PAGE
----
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The DOL Provides Limited Relief to Retirement Plans and Their Fiduciaries in Dealing with the COVID-19 Pandemic

RON ASSADI and NICHOLAS J. WHITE, May 18, 2020   

In response to the COVID-19 pandemic (the “Pandemic”), on April 28, 2020, the Employee Benefits Security Administration (EBSA) issued Disaster Relief Notice 2020-01 (the “Notice”). The Notice addresses the following issues as impacted by the Pandemic: (i) deadlines for providing participant disclosures and notices; (ii) procedures for plan fiduciaries to authorize loans and distributions, and the timing for adopting amendments under the CARES Act; (iii) delays in making deposits of participant contributions and loan repayments; (iv) failures to provide advance notice of a blackout period; (v) extension of certain Form 5500 filing deadlines, and; (6) relaxed enforcement of compliance with ERISA’s fiduciary standards.

Trucker Huss has previously analyzed the effect of the Notice and other guidance on health and welfare plans.1 This article will focus on the impact of the Notice on retirement plans and the relief it provides to plan fiduciaries and their advisers.

Participant Disclosures and Notices

The Notice provides relief from the deadlines for issuing disclosures and notices to plan participants that are due during the period from March 1, 2020 until 60 days after the announcement of the end of the COVID-19 National Emergency (the “Outbreak Period”).2 The authority for the extended deadline is the CARES Act’s amendment to Section 518 of ERISA, which allows the DOL to postpone for up to one year any ERISA-mandated deadlines in situations where a plan, its fiduciaries, its participants and/or beneficiaries are affected by a Presidentially declared disaster or public health emergency. This relief applies to notices or disclosures required to be provided under Title I of ERISA, and over which the DOL has interpretive authority (with limited exceptions),3 such as summary plan descriptions, summary material modifications, and claims and blackout notices.

To qualify for the relief, the plan and the responsible fiduciary must “act in good faith and furnish the notice, disclosure or document as soon as administratively practicable under the circumstances.” The Notice explains that “[g]ood faith acts include use of electronic alternative means of communicating with plan participants and beneficiaries who the plan fiduciary reasonably believes have effective access to electronic means of communication, including email, text messages, and continuous access websites [(e.g., an intranet)].”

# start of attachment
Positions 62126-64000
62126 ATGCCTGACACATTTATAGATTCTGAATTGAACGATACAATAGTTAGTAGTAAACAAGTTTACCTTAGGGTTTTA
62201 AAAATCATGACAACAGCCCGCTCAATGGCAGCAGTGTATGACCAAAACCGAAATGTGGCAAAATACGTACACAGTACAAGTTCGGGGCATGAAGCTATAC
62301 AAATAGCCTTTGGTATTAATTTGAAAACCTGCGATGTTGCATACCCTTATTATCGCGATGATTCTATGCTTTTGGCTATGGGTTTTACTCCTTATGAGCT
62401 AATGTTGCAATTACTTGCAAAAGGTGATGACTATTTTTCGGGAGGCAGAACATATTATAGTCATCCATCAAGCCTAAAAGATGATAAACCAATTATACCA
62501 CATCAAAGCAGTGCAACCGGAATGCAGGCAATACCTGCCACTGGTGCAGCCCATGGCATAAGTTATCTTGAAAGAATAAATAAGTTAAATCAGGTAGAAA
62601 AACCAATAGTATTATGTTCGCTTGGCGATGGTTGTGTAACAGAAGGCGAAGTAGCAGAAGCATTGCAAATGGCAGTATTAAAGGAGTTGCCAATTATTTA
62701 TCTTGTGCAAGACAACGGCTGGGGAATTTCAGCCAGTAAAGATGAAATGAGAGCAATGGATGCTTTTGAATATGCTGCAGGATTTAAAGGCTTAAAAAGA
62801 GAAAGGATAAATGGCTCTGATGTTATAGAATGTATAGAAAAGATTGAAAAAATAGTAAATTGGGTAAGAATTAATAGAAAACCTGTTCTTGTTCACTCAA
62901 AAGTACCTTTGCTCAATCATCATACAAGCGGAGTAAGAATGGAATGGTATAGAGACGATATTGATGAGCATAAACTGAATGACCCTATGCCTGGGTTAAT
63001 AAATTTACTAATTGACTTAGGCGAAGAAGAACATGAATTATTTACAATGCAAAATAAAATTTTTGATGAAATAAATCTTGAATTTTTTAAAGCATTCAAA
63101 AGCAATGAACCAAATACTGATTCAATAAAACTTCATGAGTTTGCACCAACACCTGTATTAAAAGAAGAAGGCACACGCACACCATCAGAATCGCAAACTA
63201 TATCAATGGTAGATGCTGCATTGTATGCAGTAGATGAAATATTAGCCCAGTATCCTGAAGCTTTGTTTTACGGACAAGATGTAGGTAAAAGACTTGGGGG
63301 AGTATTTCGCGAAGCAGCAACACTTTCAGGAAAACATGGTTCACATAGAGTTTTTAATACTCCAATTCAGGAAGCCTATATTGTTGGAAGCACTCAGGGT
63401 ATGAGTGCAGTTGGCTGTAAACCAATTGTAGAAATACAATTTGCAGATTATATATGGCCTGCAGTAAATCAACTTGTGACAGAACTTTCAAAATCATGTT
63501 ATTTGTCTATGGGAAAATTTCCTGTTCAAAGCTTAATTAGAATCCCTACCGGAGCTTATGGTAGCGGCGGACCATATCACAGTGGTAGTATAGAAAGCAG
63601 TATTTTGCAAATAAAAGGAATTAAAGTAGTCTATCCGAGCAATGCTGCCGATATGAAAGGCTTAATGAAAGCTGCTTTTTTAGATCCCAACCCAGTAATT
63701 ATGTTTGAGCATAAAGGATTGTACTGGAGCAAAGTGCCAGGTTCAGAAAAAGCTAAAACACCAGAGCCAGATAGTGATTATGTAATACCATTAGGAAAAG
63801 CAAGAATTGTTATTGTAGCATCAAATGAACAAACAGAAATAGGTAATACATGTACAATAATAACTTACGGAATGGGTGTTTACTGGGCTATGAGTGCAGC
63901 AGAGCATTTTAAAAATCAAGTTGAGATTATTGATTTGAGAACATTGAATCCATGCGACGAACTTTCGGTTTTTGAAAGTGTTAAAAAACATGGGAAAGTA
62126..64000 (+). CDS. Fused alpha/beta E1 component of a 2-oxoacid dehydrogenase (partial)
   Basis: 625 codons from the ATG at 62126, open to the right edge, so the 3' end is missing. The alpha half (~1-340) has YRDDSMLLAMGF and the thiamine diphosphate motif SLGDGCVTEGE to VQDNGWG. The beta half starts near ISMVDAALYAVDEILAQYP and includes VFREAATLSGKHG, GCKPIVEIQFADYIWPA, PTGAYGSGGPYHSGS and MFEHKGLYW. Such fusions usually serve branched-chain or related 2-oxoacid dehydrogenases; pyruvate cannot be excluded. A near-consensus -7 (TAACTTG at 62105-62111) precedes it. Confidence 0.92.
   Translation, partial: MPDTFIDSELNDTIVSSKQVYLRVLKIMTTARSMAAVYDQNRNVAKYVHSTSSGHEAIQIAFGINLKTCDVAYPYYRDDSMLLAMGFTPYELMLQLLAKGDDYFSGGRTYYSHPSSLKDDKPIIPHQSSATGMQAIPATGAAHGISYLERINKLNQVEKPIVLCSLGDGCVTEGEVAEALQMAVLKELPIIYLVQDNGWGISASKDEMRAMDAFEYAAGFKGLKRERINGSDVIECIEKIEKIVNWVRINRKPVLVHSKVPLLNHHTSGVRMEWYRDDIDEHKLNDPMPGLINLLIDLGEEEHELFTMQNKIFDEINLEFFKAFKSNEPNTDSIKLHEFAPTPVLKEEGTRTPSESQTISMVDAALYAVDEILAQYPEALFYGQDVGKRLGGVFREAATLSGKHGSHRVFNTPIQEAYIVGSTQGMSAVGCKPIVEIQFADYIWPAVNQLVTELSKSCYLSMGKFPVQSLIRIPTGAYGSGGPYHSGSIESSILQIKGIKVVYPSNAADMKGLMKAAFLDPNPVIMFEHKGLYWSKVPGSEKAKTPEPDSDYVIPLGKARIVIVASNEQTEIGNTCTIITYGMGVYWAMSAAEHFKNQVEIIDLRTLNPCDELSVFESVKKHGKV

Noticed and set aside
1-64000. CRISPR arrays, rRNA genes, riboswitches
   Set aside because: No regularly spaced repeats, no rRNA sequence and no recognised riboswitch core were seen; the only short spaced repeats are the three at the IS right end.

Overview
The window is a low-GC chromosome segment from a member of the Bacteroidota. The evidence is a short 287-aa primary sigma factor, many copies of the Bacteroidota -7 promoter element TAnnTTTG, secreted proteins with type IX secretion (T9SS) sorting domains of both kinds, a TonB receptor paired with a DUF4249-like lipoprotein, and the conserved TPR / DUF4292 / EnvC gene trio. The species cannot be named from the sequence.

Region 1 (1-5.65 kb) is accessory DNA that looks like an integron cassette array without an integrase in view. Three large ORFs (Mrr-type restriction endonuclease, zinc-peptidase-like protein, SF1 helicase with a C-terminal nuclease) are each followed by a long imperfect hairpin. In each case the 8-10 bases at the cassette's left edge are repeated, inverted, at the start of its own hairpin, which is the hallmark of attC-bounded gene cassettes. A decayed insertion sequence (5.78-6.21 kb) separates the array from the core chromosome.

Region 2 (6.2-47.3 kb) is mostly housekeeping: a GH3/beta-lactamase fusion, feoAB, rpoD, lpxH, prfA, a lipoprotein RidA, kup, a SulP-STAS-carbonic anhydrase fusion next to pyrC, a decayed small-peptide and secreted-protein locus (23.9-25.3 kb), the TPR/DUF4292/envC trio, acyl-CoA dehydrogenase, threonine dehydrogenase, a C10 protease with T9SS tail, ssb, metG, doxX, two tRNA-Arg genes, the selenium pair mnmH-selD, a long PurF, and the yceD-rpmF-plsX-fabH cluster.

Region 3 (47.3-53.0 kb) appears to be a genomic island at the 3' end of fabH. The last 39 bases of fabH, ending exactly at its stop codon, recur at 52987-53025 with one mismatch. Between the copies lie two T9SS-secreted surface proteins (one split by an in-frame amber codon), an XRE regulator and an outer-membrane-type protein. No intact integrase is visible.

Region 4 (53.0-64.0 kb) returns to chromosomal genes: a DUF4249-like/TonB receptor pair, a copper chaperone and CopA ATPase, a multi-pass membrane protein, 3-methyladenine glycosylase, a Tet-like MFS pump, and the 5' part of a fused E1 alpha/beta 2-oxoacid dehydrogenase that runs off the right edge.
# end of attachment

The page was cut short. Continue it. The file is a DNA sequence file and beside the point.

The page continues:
Procedural and Amendment Requirements for Plan Loans and Distributions

The Notice provides plan fiduciaries with important relief when it comes to making CARES Act plan loans and distributions, and related plan amendments.

Under ERISA, retirement plan loans and distributions must be made in accordance with the terms of the plan (that is, the plan’s written procedural requirements). The failure of plan fiduciaries to strictly follow plan procedures in this regard puts them at risk for a fiduciary breach. The Notice addresses this issue by providing that deviations from plan terms and procedures in making loans and distributions will not be treated as a failure if:

  • The failure is due solely to the Pandemic;
  • The plan administrator makes a “good faith, diligent  effort under the circumstances” to follow the plan requirements; and
  • The plan administrator makes a “reasonable attempt to correct” procedural deficiencies (e.g., putting together any missing documentation), as soon as “administratively practicable.”

It is important to note that this relief is limited to those procedural requirements that fall within the interpretive jurisdiction of the DOL; therefore, it does not extend to requirements that fall within the jurisdiction of the IRS, such as the need for spousal consent for loans and distributions.

Under the CARES Act, plans are permitted to make par­ticipant loans to certain qualified individuals in an amount up to $100,000 and up to 100% of the participant’s vested accrued benefit. This is an increase from the normal limits of $50,000 and up to 50% of the vested accrued benefit. The CARES Act also permits the extension of loan repayments for up to one year, provided the loan is properly re-amortized. Under normal rules, a participant loan is considered a prohibited transaction under ERISA and the Internal Revenue Code (the “Code”) if the loan is not, among other requirements, made available to all participants on a “reasonably equivalent basis,” in accordance with specific provisions set forth in the plan document (or a loan policy incorporated by reference into the plan document), and “adequately secured.” And, under ERISA, plan fiduciaries are subject to fiduciary breach claims by the DOL if plan loans are not made in accordance with these requirements.

The Notice provides relief with respect to the reasonably equivalent basis and adequate security require­ments, by confirming that a participant loan made in ac­cordance with the CARES Act’s greater limits and extended repayment period will not be considered a prohibited transaction and/or fiduciary breach. In addition, the Notice confirms that if a plan is amended to provide for CARES Act loans, it will be considered to have operated in accor­dance with its written terms, notwithstanding a delay in amending the plan in this regard. Specifically, and consis­tent with relief previously provided by the IRS, the Notice provides that the amendment to provide for the greater loan limits and extended repayment period will be con­sidered timely if it is adopted by the last day of the plan year beginning on or after January 1, 2022.

Deadlines Regarding Participant Contributions and Loan Repayments